Wednesday, May 24, 2017

Book Review: At A Glance 2017-2018

At A Glance

Essential Tables for Financial Remedies


£65 - Published by Class Legal: May 2017

For the very few who do not already know, At A Glance is an annual publication, comprising a number of tables which contain, as the subtitle says, essential information for financial remedies practitioners, ranging from interest rates, to Duxbury calculations, to statutory materials, and much more. The book is A4 sized and of modest length, making it easy to slip into the briefcase on the way to court.

What is different from last year's edition? Well, obviously, all of the tables have been updated where necessary. Otherwise, I have found one omission and one addition. The omission is the table for new car prices (no great loss, I suspect) and the addition is a new section entitled Leading Citations, which Class Legal describes as "a nutshell accompaniment to Leading Cases, which succinctly sets out the basic principles which have emerged in the 16 years since White." A handy aide-memoire, I think.

I should also mention that this year's edition also contains a summary of the important but as yet unreported case T v T (A intervening) [2017] EWFC 0104. As I have already pointed out on Twitter, this alone is worth the price of admission.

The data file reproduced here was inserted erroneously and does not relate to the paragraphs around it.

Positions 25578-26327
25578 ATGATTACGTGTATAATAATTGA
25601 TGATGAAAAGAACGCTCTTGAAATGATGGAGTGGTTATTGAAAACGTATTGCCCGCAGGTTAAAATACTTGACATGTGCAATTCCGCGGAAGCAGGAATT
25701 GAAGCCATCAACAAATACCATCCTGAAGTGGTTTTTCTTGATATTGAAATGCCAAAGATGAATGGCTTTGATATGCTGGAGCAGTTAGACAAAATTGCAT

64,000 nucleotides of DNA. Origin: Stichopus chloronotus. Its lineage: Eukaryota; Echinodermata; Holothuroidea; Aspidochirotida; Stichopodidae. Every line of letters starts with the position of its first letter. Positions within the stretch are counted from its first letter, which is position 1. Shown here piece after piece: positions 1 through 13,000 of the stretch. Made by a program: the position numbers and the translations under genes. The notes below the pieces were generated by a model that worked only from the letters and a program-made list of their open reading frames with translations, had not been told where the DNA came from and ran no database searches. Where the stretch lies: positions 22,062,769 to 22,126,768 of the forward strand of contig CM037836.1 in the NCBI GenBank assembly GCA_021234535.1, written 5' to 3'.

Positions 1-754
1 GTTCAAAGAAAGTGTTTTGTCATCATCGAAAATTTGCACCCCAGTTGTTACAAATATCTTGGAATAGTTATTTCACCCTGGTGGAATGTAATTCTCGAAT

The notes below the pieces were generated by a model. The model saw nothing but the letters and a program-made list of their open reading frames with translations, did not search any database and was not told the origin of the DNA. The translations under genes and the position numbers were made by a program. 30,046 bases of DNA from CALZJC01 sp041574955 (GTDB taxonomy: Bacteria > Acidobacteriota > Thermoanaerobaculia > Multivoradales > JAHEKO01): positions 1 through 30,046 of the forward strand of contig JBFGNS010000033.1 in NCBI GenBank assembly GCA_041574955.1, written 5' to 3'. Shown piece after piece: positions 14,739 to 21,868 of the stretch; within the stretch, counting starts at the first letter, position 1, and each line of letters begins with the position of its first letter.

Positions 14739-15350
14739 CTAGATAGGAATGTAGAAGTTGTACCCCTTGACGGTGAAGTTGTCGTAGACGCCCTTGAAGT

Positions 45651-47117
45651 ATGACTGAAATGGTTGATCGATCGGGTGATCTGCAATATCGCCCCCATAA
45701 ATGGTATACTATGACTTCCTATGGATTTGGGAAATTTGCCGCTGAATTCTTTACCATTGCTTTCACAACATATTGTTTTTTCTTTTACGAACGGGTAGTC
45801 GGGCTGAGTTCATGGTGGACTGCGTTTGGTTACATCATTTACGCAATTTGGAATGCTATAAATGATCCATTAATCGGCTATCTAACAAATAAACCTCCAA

What else is to be said that hasn't already been said about At A Glance? A search for synonyms of the word 'essential' comes up with 'crucial', 'indispensable' and 'necessary'. Yes, it is all of those, and if you don't yet have the latest edition in your library (or do we now call it 'Knowledge Services'?), then get a copy.

At A Glance can be purchased from Class Legal, here.

No comments:

Post a Comment

Thank you for taking the time to comment on this post. Constructive comments are always welcome, even if they do not coincide with my views! Please note, however, that comments will be removed or not published if I consider that:
* They are not relevant to the subject of this post; or
* They are (or are possibly) defamatory; or
* They breach court reporting rules; or
* They contain derogatory, abusive or threatening language; or
* They contain 'spam' advertisements (including links to any commercial websites).
Please also note that I am unable to give advice.

Note: only a member of this blog may post a comment.